Posted on July 13, 2021 by Gillian Strudwick
Researchers at the Centre for Addiction and Mental Health (CAMH) collaborated with Canada Health Infoway to develop a resource to support mental health clinicians and clients in introducing digital mental health tools into their care practice. This resource provides clinicians with tools that can support the integration of digital mental health into interactions between clients and clinicians.
The tools included within the resource were compiled through a review of the academic and grey literature, as well as consultations with key stakeholders across Canada, including clinicians, clients and digital mental health experts and researchers. Furthermore, the resource contains a wide range of objectives, formats and targeted audiences. Not only can these tools help support the increased use of digital mental health, they can also serve to assist clients and caregivers in self-managing their care.
The resource is now available as a user-friendly, searchable, web-based resource. Clinicians, clients and caregivers can search through the collection of tools, sorting by tool type (e.g., app selection tools, app rating tools, implementation tools, communication tools, etc.), audience type (e.g., clients/caregivers, providers, leaders/administrators), format (e.g., PDF or website), available languages (English or French), whether the tool can be used with clients or the tool’s country of origin. The newly added sort, filter and key word search features allows users to easily search the collection and identify tools specific to their needs. Additional information about each tool is provided, including ways to access it.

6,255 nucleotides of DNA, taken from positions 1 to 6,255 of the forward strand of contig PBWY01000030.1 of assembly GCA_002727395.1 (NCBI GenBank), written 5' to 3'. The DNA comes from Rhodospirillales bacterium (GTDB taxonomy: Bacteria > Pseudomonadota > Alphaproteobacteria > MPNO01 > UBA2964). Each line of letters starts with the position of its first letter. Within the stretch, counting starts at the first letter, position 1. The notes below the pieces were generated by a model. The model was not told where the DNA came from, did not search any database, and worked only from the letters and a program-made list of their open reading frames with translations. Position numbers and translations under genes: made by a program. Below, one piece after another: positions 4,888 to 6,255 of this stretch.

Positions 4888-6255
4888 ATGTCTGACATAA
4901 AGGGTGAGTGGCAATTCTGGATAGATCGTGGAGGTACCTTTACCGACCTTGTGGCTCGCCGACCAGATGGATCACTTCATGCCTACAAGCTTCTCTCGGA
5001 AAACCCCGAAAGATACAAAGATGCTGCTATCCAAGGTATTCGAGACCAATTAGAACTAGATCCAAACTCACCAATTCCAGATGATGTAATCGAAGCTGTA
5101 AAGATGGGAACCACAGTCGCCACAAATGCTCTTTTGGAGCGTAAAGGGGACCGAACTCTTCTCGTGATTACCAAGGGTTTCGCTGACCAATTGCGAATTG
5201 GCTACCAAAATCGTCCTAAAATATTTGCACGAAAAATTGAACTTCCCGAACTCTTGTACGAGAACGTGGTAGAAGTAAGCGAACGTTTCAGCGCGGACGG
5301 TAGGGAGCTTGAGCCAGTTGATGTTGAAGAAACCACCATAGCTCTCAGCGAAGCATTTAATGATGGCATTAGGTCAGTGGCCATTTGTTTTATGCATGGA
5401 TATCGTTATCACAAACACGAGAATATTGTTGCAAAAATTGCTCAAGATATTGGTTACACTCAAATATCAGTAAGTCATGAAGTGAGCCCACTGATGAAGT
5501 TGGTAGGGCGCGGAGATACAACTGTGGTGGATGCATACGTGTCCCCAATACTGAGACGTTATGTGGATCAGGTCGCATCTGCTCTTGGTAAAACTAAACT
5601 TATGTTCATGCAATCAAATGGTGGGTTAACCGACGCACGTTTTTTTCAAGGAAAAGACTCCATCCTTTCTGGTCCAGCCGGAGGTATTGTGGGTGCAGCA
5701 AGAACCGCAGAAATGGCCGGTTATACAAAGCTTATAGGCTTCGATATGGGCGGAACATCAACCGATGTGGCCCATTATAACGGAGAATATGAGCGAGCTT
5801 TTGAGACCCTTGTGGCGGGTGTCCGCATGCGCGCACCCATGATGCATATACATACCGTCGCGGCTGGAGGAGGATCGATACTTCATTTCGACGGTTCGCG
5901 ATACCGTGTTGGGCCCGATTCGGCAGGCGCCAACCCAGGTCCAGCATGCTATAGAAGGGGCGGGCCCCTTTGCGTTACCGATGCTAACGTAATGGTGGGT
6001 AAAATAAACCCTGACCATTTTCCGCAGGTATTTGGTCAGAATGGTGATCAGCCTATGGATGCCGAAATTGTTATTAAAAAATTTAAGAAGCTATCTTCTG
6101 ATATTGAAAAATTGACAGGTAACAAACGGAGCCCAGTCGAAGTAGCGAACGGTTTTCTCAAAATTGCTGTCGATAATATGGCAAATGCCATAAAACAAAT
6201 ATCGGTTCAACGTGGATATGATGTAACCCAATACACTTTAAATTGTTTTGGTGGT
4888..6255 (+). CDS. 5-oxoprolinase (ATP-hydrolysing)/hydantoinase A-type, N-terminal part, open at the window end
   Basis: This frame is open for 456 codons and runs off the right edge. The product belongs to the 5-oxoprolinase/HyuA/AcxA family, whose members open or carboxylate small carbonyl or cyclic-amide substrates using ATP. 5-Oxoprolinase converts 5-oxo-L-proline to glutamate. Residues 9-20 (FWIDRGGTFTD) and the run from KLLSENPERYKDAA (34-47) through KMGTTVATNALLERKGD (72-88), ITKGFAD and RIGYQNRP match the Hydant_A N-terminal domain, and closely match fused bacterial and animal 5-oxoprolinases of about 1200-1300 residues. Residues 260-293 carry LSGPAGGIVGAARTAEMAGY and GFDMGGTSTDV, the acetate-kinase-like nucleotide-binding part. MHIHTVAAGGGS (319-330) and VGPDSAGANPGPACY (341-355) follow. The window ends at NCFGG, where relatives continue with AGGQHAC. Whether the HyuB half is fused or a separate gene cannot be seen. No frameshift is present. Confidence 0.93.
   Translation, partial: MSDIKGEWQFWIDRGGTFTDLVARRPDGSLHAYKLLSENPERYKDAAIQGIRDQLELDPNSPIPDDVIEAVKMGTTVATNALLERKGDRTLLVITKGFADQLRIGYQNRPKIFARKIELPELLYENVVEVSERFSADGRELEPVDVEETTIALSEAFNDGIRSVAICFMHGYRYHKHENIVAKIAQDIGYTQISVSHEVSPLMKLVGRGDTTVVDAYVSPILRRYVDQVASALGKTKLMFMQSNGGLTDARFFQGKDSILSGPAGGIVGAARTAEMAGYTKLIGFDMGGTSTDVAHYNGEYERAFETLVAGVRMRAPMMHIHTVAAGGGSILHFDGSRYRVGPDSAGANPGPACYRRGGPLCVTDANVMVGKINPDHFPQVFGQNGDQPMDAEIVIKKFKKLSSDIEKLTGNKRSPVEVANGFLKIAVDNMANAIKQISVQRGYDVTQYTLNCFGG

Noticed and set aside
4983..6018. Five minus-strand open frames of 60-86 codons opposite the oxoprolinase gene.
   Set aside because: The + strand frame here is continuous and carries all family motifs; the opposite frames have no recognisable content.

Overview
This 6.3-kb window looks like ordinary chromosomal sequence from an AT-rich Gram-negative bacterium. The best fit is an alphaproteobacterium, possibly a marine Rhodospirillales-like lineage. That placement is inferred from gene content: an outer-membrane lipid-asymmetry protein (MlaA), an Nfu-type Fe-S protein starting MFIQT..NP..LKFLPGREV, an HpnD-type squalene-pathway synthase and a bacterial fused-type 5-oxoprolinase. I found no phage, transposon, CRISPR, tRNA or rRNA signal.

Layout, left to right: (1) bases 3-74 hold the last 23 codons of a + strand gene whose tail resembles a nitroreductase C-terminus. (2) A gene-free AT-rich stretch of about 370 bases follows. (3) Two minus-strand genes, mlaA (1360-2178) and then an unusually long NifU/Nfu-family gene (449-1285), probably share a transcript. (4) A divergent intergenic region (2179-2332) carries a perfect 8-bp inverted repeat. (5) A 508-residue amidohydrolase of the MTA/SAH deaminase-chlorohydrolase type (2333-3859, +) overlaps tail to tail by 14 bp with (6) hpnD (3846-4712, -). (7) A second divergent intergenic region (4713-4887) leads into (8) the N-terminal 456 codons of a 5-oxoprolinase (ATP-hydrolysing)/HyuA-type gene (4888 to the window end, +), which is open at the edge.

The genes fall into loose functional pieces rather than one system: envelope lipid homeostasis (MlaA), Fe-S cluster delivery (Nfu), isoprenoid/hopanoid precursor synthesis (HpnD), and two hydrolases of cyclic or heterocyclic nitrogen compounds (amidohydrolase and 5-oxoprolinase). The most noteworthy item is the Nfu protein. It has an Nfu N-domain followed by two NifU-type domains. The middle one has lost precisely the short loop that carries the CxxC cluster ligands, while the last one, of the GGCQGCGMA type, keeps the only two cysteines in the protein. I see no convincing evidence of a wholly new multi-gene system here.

The collection can help clinicians integrate digital tools into their clinical practice; this is especially useful given the increase in the use of virtual care as a result of the COVID-19 pandemic. Throughout the pandemic, more clinicians and clients have adopted digital mental health technologies to facilitate care. Despite the rapid adoption of digital mental health technologies, many clinicians can benefit from more support to identify digital tools that can help support their clients’ care, in addition to ways in which they can meaningfully implement or integrate these tools into their care practices and workflows.
This resource serves to support clinicians, clients and caregivers who want to further explore digital mental health services, but may not be sure how to select, use or integrate the right tools and services into their care. Visit the resource to learn more.
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Gillian Strudwick RN, PhD, FAMIA is the Chief Nursing Executive (interim) and Scientist at the Centre for Addiction and Mental Health in Toronto, Ontario. She is also an Assistant Professor in the informatics, digital health and mental health space at the Institute of Health Policy, Management and Evaluation at the University of Toronto.